Tuesday, July 02, 2013

This Achy, Breaky Life!


I was flattered to learn
you were an artist
who said, rather drunkenly,
that you would like to paint me . . .

But this was just an abstract
not meant to be more than
a moment’s flattery . . .

But my dark love
has believed it.
My dark love sees me nude
in a studio of seduction . . .

My dark love
sees me guilty and obscene
making love
to his own dark conjuring . . .

I was foolish to believe
in either of you.
Nothing is undistorted
if the heart is jealous . . .

My dark love feeds me guilt
from year to year
while I age and fade
and learn to wear

the surrealistic paint
of accusation
my dark love
pours over me . . . .



Am I not the one with the heart made of lead,
eyes made of brass—hands without touch
through gloves of numb—am I not that one…?

I saw the peacock spread its fan,
and I wept for all women
vainer than seduction with its pretty ways:

how they preened back—in spite of
memory’s sweet haze. Never mind that:
I am the one without words enough to say

the deep yearn that lives
next to the leaden throb—the one
who pines away—who would foolishly sing.



would finish with its grief.
Does that not aspire to meaning?
If not, then why this thought,

and why personify one’s self this way—
more dormant than alive?
If that is so, how many deaths

make up a life?
To be one’s original being
is miracle enough for any question.

Heart is a metaphor
and so is grief—some balance kept
when falling would be easy to allow.

The mind holds many strings
to its puppet body, sometimes tangling,
sometimes working on its own.

If so, then why this thought—
does thought aspire to meaning
that grief is ever finished with the heart?



When waltzing, we followed the music.
We blent to the lyrical tunes.
We whirled till the dizziness failed us—
so drunk we could dance on the moons.
                       O O O
Too many moons for the dancing,
shining themselves in our eyes.
Now we must risk the unmasking—
surrender our foolish disguise.


Watch me dance upon
the approving air—holding me aloft
in my pose to charm you, Love,

while you
watch secretly
from under your lashes.

The blue night is soft
with distant moonlight
and the songbirds

have remained—
singing, and out-singing each other,
to please us.

Help me remember the truth of this
when time
has taken us away from each other.

Look how shadow-memories play
at the edge of our attention—
how quietly the moon falls past the horizon.



There was a man grew heavy in my mind.  No—it was her—in an old time—a nebulous room from some razed place—surely, it is no longer there. He brought his shadow and wrapped it around her for he was cold.


Oh, we have lit the love—and the fuse of love—the blue love fuse, and the news of it. And it gives us pleasure to rise in the true blue news of love, and refuse—refuse the trues some try to use against the night we love—oh, love—the cold blue night. Let it tremble around us. Use a thimble for the light. It is enough. Do not spill the thimble lest it tremble out the light, love.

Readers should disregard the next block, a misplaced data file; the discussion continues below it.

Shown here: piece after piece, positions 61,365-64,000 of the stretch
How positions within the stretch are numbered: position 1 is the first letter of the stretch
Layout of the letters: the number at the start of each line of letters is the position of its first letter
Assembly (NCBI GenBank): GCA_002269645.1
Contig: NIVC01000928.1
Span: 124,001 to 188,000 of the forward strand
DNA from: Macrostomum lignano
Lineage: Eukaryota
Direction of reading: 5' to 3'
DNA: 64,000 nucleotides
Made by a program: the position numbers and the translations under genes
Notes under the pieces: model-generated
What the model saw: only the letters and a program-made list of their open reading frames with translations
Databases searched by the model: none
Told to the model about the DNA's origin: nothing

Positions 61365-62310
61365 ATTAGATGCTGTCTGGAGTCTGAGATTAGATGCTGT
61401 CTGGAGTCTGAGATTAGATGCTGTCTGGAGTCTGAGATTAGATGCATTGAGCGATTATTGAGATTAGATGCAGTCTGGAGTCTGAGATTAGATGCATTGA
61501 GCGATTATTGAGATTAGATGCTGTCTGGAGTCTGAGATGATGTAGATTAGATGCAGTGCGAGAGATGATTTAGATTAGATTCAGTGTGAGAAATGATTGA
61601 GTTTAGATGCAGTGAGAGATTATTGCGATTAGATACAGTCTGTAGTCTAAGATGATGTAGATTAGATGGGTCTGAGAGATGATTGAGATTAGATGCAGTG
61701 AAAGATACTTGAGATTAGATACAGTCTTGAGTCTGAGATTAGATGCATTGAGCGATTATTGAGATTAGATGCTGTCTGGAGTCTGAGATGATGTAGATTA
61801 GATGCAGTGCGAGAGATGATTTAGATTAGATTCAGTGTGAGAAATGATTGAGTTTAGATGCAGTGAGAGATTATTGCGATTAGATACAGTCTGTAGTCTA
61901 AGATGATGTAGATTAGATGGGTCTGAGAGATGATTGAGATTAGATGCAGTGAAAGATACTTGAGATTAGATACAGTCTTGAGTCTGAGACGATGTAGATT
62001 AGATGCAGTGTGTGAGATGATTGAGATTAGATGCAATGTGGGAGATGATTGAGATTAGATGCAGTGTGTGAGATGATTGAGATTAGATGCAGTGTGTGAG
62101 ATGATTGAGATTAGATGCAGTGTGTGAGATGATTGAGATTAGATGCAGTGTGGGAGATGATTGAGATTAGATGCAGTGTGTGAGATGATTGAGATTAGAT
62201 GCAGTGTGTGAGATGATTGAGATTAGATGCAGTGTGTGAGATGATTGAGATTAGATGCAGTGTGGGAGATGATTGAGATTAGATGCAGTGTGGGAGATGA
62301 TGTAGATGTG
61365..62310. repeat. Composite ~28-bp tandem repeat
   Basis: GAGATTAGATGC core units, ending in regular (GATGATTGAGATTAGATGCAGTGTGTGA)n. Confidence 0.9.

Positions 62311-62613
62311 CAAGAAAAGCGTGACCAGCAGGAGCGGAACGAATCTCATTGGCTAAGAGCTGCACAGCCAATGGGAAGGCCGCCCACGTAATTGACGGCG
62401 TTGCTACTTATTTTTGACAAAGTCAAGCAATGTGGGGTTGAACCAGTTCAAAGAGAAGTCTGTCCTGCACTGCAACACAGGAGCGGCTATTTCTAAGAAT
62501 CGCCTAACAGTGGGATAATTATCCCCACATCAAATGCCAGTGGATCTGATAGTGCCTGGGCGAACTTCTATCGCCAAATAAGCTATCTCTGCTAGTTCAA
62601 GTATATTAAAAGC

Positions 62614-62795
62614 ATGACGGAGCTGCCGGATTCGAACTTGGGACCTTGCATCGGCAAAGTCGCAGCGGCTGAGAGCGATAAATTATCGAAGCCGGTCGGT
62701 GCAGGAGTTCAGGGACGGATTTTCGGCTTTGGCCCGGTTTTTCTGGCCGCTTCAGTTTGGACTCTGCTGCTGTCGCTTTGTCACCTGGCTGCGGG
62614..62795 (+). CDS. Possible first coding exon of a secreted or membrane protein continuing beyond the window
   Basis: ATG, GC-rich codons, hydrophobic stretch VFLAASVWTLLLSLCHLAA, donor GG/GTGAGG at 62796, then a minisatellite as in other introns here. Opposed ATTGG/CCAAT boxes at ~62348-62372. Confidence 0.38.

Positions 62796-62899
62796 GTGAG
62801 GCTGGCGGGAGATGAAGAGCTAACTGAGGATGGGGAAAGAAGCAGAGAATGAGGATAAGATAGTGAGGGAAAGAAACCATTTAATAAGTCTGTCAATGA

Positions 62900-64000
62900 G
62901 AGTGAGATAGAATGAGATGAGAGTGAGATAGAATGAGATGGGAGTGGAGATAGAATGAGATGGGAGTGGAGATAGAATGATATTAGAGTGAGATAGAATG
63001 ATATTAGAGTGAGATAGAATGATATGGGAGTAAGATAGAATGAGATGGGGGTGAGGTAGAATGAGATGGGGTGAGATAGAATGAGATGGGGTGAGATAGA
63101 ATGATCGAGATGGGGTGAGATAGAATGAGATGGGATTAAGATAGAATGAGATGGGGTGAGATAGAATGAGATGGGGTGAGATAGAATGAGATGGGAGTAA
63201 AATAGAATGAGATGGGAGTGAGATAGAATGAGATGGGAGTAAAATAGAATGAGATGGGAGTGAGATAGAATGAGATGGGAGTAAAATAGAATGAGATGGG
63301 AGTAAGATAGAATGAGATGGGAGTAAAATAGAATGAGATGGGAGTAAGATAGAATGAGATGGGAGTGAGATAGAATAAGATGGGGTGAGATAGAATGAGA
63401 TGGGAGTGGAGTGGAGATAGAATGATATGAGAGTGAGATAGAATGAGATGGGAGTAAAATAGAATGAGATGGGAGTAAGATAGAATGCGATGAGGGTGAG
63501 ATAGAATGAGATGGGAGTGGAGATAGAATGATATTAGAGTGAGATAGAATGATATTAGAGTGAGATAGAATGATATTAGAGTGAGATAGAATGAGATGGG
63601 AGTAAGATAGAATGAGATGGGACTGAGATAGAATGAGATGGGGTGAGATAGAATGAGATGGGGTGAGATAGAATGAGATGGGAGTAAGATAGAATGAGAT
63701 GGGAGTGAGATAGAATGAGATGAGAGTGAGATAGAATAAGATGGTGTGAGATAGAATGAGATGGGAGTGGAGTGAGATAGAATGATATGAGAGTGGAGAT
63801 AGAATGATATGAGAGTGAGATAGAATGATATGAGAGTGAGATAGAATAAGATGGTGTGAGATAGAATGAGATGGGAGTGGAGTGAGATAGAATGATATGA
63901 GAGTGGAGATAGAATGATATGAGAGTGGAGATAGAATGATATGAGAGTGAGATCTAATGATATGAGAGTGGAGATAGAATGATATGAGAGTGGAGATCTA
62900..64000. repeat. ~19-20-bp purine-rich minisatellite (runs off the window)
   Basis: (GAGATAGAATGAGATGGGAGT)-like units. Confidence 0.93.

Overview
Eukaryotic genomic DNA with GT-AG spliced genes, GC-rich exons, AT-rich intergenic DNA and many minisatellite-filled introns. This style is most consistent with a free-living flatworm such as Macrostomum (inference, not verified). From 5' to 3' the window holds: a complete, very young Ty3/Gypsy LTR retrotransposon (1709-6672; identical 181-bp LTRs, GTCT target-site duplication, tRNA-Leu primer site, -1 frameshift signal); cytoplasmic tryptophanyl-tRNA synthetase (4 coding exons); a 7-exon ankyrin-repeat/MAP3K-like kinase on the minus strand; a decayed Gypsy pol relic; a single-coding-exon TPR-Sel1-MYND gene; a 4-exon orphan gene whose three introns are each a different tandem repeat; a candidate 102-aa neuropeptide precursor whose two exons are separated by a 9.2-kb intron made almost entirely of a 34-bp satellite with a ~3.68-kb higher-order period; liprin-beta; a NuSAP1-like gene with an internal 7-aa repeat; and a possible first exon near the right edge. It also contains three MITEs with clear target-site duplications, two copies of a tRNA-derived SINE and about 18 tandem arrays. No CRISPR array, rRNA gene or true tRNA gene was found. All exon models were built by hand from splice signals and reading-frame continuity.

She owned this seat in this theatre. The screen was her love. On it, moved all her fantasies. She stared until she was absorbed. The projector light beamed down upon the empty seat where she had left her coat and purse.


Let the blue begin, Maestro of the blue fugue. I feel you shudder the blue notes into silence. Let me hear the blue fugue follow the flow of curtain as it flutters the hem of the stage where the lights release the shadows to dance around the legs of the chairs where the sad musicians tap their feet—not in unison, but in private throe—just as you, Maestro, raising your blue baton over the air to memorize the grief and weep onto all your music which flutters to the floor in pages of white birds that escape now in their own discord.


Oh, Gertrude, in your clean cup of carelessness, how you swim toward the edge of me where I fish for you—oh, jelly-fish dance of falling through the falling water where I ask of you—your meaning, Gertrude, oh, your meaning. So clever of you—taking the shadows of meaning down—toward you—and I am fishing toward you with my seeming eloquence, and Lo! we hum the brief blue language where you are singing me toward you—and I am singing toward you, where you are brilliantly falling through the shimmering facet language of blue water.     

(prose poems in the style of Gertrude Stein)                 



In love again
so foolish in your second happiness
sitting close enough to touch
and laughing at every glance,
you bring your news to us,
your friends.

We pour the wine to toast you . . .

You do not notice our loveless eyes
our smiles that hurt
our words that come
like finished marriages
the way we touch each lifted glass
except our own.

(first pub. in Urban Voices That Matter
Broadside, 1997)


Thanks to Joyce Odam for today's poems and pix, including some fine prose poems. Don't forget Meg Pokrass's daily prose poem challenges on Facebook for the month of July; go to "Flash Fiction PRIDE Month".

Sacramento Poet Jane Blue is hoping to go home from the hospital today, after a week of antibiotics to fix a bout of pneumonia.

And our Seed of the Week is This Infernal Heat, if you can muster the energy to talk about it, even. Send your infernal heat poems to kathykieth@hotmail.com—no deadline on SOWs, though. Keep 'em comin'......


Today's LittleNip:


Sometimes we lose?
Sometimes we lose!
O, how can Life partake
of contradiction with its ploy…
of all the foibles that annoy…
of rudeness for its sake?
For all of this,
life is amiss.
O, Life is such an ache.